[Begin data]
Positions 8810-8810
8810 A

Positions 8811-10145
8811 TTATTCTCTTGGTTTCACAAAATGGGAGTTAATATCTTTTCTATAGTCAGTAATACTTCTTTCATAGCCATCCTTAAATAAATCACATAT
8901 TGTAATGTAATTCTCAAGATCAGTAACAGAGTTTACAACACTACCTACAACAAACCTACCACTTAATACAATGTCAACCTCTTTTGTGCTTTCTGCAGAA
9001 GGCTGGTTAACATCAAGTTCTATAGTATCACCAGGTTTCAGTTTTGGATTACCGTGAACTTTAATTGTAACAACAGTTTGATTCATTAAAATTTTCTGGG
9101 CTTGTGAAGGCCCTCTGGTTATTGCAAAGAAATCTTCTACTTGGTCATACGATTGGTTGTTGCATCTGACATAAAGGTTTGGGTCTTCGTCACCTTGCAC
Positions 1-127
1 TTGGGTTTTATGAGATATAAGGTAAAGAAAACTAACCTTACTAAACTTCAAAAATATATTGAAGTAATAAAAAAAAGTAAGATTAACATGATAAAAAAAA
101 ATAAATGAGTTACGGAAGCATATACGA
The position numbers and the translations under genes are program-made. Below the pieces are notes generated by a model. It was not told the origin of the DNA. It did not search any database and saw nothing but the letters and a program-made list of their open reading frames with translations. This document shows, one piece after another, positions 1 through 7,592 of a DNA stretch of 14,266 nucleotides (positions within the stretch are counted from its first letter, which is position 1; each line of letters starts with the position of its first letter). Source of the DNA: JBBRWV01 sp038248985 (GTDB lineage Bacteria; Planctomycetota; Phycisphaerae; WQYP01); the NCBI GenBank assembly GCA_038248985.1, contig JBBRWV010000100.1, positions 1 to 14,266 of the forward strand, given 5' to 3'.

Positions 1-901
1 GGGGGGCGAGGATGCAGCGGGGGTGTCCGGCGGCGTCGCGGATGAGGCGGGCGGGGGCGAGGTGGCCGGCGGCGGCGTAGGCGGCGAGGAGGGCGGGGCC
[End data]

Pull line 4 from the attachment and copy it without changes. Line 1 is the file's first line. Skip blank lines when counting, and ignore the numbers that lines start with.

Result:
8811 TTATTCTCTTGGTTTCACAAAATGGGAGTTAATATCTTTTCTATAGTCAGTAATACTTCTTTCATAGCCATCCTTAAATAAATCACATAT